A Song for Summer, by Eva Ibbotson
So, I’ve been on an Eva Ibbotson kick lately, which is timely, as many of her out-of-print romances are being reissued with snazzy new covers.
A Countess Below Stairs, despite its predictable plot, might have been custom-designed for me, with its upstairs-downstairs descriptions of life in an English manor house and its heroine, a lady’s maid who is secretly a refugee Russian aristocrat. As in all good fairy tales, the heroine is impeccably good and the villainess perfectly dreadful from the moment she arrives wearing diamond-encrusted vulture feathers. But it’s a comfort read with style: Ibbotson writes delightful prose with a knack for offbeat details and character observations.
A Song for Summer was a darker novel, for all that it starts off like the Sound of Music. Good-hearted Ellen travels to Austria in the 1930s to take charge of a bunch of wild children, in this case the boarders at Hallendorf, a progressive school for the arts. In no time, she imposes order, good cooking and high standards of domestic science on the school’s neglected children and its unruly staff of anarchists and Marxists.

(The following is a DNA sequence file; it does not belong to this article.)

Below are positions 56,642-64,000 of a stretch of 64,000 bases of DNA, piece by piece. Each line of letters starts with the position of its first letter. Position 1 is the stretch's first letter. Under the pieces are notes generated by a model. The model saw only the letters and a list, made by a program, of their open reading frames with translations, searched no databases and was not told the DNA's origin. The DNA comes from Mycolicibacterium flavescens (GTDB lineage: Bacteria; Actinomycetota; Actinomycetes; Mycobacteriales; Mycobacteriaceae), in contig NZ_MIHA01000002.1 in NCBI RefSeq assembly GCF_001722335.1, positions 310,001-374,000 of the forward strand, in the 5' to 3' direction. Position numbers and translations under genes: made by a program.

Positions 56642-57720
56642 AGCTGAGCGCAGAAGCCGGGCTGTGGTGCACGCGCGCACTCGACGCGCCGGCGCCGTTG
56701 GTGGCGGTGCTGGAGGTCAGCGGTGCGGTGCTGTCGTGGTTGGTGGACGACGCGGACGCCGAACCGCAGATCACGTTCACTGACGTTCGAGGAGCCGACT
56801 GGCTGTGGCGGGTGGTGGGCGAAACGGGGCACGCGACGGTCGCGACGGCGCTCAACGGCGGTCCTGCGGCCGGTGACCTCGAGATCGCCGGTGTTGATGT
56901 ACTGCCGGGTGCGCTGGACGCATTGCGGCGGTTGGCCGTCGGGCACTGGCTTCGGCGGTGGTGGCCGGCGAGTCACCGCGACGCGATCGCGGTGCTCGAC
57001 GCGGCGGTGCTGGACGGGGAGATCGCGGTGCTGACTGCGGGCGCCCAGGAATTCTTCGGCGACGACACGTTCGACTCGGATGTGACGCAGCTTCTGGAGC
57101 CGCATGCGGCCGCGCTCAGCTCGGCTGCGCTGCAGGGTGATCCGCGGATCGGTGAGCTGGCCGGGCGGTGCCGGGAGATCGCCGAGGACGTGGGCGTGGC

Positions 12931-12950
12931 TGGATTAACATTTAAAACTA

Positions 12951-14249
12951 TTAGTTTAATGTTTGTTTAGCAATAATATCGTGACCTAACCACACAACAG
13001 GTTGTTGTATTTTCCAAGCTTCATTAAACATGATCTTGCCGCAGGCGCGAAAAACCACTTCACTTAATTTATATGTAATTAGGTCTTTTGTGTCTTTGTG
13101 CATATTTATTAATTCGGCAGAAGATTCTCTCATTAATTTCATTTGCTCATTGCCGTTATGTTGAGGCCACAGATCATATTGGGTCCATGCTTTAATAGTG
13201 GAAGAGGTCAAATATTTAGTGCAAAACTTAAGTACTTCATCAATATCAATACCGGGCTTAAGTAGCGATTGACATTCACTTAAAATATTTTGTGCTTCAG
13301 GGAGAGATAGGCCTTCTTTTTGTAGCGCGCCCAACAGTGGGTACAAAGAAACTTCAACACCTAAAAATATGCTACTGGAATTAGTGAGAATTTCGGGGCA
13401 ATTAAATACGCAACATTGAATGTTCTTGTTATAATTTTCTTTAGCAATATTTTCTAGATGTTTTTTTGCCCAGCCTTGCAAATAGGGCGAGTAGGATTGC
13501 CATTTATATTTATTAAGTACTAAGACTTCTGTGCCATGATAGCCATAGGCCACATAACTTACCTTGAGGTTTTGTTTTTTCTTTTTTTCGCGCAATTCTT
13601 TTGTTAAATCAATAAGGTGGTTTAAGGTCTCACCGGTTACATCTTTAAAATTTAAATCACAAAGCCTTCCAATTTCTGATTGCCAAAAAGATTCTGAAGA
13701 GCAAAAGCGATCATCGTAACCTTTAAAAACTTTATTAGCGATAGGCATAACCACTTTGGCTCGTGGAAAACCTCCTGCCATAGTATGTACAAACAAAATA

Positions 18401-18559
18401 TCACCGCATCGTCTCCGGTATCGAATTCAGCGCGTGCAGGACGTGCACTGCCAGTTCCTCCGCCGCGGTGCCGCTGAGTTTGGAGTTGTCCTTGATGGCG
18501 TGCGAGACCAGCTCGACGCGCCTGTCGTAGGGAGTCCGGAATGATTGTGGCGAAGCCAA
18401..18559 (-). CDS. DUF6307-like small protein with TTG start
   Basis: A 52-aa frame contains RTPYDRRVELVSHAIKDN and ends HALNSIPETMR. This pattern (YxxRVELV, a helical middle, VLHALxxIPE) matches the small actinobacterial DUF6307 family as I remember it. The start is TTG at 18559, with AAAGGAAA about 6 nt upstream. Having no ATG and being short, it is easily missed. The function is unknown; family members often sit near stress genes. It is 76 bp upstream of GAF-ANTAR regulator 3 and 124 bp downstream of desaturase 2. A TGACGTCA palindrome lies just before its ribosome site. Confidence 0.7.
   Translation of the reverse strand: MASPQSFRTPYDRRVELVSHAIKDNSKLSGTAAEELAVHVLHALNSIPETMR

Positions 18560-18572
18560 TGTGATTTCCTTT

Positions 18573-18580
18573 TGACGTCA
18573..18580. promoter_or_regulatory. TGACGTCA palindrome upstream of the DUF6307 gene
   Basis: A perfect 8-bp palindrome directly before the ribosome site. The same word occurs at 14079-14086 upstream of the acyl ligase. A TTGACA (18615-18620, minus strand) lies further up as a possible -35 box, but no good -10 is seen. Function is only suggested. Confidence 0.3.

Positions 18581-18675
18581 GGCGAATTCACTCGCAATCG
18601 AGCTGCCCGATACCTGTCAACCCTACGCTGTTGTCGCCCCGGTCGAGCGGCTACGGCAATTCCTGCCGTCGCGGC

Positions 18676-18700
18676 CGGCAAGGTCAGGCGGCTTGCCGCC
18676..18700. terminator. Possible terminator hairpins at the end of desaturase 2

Meanwhile Ellen falls for the groundskeeper, a mysterious Czech-of-all-trades who is smuggling Jewish musicians out of Germany in his off hours. No one’s supposed to know that he’s the Marek Altenburg, promising young composer and conductor, a musical genius who can whip the Vienna Philharmonic into shape overnight.
Austria in the late 1930s is no time or place for Ellen and Marek to fall in love, but of course, they do. Hitler invades, and the plot becomes a melodrama of just-missed chances and too-noble sacrifices that seem destined to to leave everyone miserable. There’s enough of a mix of romanticism, irony, nostalgia, and realism that I really wasn’t sure how this one would turn out. (Hint: happily.)
Check the WRL catalog for A Song for Summer